Line and Surface


Flusser, Vilem. ‘Line and Surface’ Writings translated by Andreas Ströhl (Minneapolis: University of Minnesota Press, 2002) 21-34

[originally published in 1973]


Surfaces are becoming ever more important in our surroundings. For instance, TV screens, posters, the pages of illustrated magazines.

Photographs, paintings, carpets, vitreaux, cave paintings surrounded men in the past, but these surfaces did not offer themselves either in the quantity or with the degree of importantce of the surfaces that now surround us.

Ever since the “invention” of alphabetical writing (that is, ever since Western thought began the articulate itself), written lines surrounded men in a way that demanded explanation.

Western thought is “historical” in the sense that it conceives the world in lines, therefore in process. It can be no accident that historical feeling was first articulated by the Jews – the people of the book, that is, of linear writing. But let us not exaggerate: only a very few knew how to read and write, and the illiterate masses distrusted (and pour cause) the linear historicity of the scribes and clerks who manipulated the civilization.


The invention of the printing press vulgarized the alphabet, however, and it may be said that during the last hundred years or so the linear historical consciousness of Western man has formed the climate of our civilization.


The problem is to find out what adequation there is between the surfaces and the world on one hand, and between  the surface and the lines on the other.

What is the difference between reading written lines and reading a picture?

The difference seems to be that in reading lines we follow a structure imposed upon us, whereas in reading pictures we move rather freely within a structure that has been proposed to us.


We may in fact read pictures in the way described, but we need not necessarily do so. We may seize the totality of the picture at a glance, so to speak, and then proceed to analyze it by means of the above-mentioned pathways.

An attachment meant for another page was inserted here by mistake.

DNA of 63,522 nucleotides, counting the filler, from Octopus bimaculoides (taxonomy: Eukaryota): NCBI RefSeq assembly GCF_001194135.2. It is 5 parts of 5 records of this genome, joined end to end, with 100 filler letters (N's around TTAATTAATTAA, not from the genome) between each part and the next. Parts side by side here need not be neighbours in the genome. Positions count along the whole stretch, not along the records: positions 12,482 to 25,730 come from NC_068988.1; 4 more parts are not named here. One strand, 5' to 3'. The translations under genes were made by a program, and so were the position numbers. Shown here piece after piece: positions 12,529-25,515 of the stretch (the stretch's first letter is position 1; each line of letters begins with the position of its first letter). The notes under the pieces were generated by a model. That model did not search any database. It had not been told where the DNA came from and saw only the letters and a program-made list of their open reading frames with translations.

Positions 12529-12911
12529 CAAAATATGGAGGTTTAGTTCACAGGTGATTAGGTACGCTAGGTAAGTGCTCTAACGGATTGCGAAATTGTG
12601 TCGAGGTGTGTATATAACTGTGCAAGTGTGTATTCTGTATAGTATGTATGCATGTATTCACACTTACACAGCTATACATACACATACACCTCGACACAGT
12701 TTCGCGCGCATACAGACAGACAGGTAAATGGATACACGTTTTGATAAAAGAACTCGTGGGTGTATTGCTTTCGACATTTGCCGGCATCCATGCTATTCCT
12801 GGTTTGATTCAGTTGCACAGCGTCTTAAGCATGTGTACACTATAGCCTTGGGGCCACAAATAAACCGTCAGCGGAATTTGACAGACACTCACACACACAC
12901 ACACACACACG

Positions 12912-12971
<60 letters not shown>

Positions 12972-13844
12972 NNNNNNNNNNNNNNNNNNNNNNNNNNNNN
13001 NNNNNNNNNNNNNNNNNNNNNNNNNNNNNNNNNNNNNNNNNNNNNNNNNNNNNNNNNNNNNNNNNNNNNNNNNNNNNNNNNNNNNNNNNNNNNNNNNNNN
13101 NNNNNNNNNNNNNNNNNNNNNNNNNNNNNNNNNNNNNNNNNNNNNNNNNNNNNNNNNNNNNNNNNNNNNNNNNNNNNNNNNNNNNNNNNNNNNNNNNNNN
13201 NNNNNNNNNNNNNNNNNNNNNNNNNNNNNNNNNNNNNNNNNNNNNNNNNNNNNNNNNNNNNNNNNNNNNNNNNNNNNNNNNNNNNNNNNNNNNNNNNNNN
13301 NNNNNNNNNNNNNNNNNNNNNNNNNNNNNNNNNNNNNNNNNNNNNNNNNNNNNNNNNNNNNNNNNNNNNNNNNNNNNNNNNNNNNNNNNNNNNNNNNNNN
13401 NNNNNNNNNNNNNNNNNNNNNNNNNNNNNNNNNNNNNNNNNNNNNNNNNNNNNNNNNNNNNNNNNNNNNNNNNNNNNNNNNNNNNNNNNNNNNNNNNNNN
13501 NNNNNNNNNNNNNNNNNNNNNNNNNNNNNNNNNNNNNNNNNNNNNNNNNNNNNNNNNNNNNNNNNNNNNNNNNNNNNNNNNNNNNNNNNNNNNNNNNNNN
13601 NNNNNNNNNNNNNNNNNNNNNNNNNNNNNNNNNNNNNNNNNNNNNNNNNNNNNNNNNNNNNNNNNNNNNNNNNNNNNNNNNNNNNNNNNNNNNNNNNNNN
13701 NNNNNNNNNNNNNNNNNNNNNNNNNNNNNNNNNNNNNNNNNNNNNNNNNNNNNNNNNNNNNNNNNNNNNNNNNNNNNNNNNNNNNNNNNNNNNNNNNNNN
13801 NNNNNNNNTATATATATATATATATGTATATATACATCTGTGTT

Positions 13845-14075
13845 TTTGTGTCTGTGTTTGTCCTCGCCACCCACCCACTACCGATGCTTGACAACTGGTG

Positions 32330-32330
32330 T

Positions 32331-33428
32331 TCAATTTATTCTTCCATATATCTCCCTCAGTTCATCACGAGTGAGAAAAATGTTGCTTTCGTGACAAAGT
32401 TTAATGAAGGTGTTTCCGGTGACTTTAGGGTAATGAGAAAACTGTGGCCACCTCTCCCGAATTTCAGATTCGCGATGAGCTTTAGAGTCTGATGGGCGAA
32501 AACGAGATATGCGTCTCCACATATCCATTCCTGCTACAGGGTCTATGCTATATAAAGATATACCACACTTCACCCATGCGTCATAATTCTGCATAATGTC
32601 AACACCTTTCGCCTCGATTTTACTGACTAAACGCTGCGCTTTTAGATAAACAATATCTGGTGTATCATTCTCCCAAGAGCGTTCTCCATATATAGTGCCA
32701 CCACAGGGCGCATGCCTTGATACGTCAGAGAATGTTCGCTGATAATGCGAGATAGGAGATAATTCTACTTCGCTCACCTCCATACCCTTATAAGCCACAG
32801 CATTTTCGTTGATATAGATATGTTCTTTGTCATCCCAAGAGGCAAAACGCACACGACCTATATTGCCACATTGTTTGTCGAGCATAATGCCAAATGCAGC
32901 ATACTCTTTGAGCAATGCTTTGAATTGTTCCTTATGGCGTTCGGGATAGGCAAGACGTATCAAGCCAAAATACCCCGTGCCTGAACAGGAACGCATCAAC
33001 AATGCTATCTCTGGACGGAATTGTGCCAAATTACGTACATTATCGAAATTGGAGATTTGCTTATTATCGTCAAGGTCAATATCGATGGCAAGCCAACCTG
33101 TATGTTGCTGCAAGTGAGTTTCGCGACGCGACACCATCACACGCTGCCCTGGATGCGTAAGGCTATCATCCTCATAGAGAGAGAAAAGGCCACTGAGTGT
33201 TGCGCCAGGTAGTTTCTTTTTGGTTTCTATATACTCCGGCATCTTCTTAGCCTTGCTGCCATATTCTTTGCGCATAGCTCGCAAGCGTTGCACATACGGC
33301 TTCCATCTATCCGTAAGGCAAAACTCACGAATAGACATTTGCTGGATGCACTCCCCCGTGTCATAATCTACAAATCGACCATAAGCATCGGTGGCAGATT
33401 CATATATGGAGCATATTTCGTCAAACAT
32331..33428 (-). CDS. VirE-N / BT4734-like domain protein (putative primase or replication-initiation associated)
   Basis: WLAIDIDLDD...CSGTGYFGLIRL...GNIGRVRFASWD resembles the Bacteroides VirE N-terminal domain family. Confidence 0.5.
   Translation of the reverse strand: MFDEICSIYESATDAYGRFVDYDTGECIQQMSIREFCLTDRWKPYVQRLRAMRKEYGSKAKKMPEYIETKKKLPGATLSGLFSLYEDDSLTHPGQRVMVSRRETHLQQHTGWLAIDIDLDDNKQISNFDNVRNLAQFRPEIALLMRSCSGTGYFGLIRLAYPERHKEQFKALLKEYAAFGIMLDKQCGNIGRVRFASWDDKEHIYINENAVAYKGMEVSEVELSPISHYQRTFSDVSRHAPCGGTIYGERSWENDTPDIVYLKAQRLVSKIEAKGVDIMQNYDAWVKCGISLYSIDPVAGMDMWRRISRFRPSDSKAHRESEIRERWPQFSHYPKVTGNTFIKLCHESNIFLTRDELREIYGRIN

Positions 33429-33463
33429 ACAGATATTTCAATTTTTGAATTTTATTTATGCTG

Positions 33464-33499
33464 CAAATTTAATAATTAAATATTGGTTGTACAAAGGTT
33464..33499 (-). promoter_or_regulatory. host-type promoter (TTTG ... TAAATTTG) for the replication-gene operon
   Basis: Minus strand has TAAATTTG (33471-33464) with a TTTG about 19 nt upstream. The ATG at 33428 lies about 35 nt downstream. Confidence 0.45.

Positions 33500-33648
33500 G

In fact, this double method  – synthesis followed by analysis (a process that may be repeated several times in the course of a single reading) – is what characterizes the reading of pictures.

This gives us the following difference between reading written lines and pictures: we must follow the written text if we want to get at its message, but in pictures we may get the message first, and then try to decompose it.

And this points to the difference between the one-dimensional line and the two-dimensional surface: the one aims at getting somewhere; the other is there already, but may reveal how it got there. The difference is one of temporality, and involves the present, the past, and the future.

If, then, we call the time involved in reading written lines “historical time,” we ought to call the time involved in reading pictures by a different name, because “history” has the sense of going somewhere, whereas, while reading pictures, we need go nowhere. The proof of this is simple: it takes many more minutes to describe what one has seen in a picture than it does to see it.


[discussion of reading films]

How we read films can best be described by trying to enumerate the various levels of time in which the reading goes on. There is the linear times in which the pictures of scenes follow one another. There is the time in which each picture moves. There is the time it takes for us to read each picture (which is similar to, though shorter than, the time involved in reading paintings). There is the time that is meant by the story the film is telling. And, very probably, there are other, even more complex, time levels.

[…] the reading of films goes on in the same “historical time” in which the reading of written lines occurs, but the “historical time” itself occurs, within the reading of films, on a new and different level.


Now, if by history we mean a project toward something, it becomes obvious that “history” as embodied in reading written texts means something quite different from what it means in reading films.


This radical change in the meaning of the word history has not yet become obvious, for a simple reason: we have not yet learned how to read films and TV programs. We still read them as if they were written lines, and fail to grasp their inherent surface quality.

But this situation will change in the very near future. It is even now technically possible to project films and TV programs that allow the reader to control and manipulate the sequence of the pictures, and to superimpose other pictures upon them.

In consequence, the “history” of a film will be something that is partly devised or manipulated by the reader.

Now, these developments imply a radically new meaning of the term historical freedom. For those who think in written lines, the term means the possibility of acting upon history from without. This is so because those who think in written lines stand within history, and those who think in films look at it from without.

The preceding considerations have not taken into account the fact that films are “talking” pictures.

Visually, films are surfaces, but to the ear they are spatial. We are merged in the ocean of sound and it penetrates us; we are opposed to the world of images, and it merely surrounds us.

This third dimension [sound], which drives a wedge into the surface reading of films, is a challenge to those who think in surfaces; only the future can show what will come of this.

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